Slaughterhouse-Five is about a very particular experience of war. This book isn't about officers or heroes. It's about privates, most of whom don't want to be – and shouldn't be – on the battlefield. And it's about prisoners of war, men who have been deprived of any kind of control over where they go and what they do. There is nothing romantic about war in Slaughterhouse-Five. In fact, the villains of the novel are the ones who continue to romanticize violence and killing, men like Bertram Copeland Rumfoord and even foolish Roland Weary.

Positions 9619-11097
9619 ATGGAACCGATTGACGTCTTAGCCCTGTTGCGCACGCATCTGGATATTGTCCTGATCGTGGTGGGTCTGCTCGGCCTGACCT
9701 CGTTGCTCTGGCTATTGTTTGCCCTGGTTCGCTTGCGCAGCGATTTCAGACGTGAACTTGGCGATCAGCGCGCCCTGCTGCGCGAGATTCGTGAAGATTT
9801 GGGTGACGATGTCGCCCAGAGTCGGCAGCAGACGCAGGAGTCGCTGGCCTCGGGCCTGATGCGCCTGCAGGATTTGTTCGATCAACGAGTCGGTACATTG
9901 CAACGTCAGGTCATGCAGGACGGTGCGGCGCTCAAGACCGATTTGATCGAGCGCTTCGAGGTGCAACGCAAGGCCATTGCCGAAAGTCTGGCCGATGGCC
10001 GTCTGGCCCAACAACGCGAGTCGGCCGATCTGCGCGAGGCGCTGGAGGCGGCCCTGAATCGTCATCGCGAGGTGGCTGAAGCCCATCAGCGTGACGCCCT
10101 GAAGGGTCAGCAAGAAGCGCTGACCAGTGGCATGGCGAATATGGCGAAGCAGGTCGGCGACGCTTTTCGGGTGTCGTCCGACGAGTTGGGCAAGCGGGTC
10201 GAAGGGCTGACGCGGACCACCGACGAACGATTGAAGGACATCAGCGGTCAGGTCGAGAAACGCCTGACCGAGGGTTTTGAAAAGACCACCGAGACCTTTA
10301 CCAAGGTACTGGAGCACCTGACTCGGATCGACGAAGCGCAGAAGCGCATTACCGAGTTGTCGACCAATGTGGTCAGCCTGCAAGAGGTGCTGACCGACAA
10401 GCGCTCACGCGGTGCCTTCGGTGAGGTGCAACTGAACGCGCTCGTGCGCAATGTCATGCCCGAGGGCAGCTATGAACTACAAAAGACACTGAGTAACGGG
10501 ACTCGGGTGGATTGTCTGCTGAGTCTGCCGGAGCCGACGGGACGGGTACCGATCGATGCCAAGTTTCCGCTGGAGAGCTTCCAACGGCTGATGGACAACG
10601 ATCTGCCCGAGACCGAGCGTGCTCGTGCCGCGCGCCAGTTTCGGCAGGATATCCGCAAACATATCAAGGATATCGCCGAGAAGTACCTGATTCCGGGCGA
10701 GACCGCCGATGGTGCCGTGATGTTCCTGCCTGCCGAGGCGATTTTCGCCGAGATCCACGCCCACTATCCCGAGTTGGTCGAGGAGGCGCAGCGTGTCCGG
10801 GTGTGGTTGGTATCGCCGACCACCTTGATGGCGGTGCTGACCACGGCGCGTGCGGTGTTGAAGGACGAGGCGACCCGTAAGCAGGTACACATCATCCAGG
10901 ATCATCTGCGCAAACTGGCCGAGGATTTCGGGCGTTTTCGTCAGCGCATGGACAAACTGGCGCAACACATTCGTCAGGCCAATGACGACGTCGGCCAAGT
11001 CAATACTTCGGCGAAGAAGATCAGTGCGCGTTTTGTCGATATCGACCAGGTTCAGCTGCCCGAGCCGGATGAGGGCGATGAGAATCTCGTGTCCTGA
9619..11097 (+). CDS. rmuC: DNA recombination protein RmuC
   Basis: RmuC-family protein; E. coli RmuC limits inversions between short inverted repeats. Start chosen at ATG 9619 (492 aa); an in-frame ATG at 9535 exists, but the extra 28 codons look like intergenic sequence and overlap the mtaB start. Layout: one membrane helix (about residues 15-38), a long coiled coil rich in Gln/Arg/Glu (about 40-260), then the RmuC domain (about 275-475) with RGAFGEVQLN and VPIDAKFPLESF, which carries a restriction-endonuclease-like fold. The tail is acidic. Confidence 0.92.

By giving villainous characters like Roland Weary and Bertram Copeland Rumfoord a love of war (or the idea of war, at least), Vonnegut conveys his strongly anti-war sentiments to the reader.
By avoiding representations of the battlefield and focusing instead on prisoners of war, Vonnegut draws the reader's attention not to war itself, but to the suffering it causes.